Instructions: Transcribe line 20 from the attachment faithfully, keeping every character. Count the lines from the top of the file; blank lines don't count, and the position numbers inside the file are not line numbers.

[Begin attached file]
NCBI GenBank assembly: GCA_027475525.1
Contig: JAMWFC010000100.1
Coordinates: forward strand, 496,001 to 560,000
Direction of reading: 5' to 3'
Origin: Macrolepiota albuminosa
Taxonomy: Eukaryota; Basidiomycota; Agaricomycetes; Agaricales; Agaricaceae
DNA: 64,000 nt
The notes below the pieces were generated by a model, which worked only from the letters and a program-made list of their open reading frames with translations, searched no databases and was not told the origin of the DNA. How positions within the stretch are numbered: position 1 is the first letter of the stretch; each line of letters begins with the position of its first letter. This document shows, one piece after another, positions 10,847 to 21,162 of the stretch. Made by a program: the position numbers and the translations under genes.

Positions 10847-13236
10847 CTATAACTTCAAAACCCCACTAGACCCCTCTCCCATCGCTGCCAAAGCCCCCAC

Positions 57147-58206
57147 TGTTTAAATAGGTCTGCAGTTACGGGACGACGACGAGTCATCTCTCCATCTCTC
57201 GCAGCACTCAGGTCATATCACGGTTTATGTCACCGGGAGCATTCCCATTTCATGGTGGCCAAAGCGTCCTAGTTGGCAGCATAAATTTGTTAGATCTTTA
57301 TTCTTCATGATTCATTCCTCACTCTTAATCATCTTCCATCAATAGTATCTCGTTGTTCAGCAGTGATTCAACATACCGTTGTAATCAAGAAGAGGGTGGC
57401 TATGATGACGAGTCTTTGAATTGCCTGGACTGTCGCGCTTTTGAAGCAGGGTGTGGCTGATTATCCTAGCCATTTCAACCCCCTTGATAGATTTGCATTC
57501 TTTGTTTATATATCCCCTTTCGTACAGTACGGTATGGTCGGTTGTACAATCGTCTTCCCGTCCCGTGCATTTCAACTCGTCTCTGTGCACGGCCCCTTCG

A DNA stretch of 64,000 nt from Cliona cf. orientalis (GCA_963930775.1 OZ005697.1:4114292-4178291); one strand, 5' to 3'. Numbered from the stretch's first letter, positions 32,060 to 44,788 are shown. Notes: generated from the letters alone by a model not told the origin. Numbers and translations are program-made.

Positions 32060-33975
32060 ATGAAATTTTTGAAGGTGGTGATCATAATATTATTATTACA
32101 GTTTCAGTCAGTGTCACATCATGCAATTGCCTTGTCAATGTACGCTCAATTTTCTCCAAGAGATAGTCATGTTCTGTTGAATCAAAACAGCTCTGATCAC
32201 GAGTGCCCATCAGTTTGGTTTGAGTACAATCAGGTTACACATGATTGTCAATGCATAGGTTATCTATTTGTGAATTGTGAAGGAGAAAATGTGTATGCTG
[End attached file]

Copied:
32101 GTTTCAGTCAGTGTCACATCATGCAATTGCCTTGTCAATGTACGCTCAATTTTCTCCAAGAGATAGTCATGTTCTGTTGAATCAAAACAGCTCTGATCAC